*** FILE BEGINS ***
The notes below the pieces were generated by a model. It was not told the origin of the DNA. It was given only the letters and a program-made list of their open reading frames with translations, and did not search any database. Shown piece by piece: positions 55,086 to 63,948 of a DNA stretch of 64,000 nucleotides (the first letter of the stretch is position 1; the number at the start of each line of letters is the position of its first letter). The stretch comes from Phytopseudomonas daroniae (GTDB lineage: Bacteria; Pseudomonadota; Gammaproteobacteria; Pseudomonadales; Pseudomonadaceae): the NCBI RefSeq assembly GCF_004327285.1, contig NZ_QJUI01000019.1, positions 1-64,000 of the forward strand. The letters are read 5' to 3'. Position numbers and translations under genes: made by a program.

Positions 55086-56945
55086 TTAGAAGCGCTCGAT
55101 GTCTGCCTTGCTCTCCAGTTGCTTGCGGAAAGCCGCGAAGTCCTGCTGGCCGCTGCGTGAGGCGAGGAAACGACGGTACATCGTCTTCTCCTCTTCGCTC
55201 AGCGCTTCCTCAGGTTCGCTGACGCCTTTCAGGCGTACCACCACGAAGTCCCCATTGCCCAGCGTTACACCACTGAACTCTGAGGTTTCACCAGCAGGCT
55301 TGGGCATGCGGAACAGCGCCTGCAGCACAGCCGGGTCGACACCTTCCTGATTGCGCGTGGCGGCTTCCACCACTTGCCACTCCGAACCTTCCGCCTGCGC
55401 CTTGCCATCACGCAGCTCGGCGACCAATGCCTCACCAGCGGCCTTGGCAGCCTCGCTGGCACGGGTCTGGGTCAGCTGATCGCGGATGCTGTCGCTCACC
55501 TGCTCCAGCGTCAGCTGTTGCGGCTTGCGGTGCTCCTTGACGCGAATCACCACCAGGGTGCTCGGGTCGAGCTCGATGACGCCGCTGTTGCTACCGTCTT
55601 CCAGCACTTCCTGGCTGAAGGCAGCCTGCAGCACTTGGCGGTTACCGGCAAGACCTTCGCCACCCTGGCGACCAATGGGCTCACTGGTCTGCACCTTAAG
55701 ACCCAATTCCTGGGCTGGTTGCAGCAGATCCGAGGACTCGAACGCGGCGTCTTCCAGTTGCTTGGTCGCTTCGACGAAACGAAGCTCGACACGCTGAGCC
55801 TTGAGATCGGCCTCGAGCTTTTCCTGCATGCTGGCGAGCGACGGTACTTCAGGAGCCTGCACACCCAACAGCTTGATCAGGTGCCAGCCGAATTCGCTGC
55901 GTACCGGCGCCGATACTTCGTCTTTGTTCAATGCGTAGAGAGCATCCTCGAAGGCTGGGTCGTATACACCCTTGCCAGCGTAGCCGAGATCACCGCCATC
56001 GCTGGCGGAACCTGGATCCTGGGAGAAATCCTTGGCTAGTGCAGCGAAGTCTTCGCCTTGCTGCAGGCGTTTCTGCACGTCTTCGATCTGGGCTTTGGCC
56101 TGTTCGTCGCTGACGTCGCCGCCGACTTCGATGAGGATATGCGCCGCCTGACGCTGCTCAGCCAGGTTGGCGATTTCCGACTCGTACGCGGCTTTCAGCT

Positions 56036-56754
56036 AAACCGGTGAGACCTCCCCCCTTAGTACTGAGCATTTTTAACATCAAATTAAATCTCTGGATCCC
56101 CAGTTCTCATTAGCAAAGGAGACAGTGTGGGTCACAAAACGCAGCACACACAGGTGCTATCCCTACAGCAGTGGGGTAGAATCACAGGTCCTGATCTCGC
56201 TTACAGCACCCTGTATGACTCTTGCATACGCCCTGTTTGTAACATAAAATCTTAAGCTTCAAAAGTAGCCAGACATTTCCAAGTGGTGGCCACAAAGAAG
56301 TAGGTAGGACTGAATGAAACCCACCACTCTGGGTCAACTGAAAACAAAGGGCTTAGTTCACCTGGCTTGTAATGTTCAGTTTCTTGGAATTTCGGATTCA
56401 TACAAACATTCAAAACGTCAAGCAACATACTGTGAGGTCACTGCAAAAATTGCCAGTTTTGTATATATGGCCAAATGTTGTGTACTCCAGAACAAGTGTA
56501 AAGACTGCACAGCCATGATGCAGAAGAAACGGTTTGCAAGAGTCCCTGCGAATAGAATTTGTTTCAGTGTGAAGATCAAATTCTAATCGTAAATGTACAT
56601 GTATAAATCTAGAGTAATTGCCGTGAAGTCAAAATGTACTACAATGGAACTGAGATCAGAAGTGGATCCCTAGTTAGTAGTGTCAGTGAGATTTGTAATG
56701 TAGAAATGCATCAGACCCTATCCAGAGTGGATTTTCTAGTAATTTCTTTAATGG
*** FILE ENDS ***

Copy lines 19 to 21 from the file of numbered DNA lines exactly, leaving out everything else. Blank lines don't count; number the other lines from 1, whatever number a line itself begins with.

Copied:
56301 TAGGTAGGACTGAATGAAACCCACCACTCTGGGTCAACTGAAAACAAAGGGCTTAGTTCACCTGGCTTGTAATGTTCAGTTTCTTGGAATTTCGGATTCA
56401 TACAAACATTCAAAACGTCAAGCAACATACTGTGAGGTCACTGCAAAAATTGCCAGTTTTGTATATATGGCCAAATGTTGTGTACTCCAGAACAAGTGTA
56501 AAGACTGCACAGCCATGATGCAGAAGAAACGGTTTGCAAGAGTCCCTGCGAATAGAATTTGTTTCAGTGTGAAGATCAAATTCTAATCGTAAATGTACAT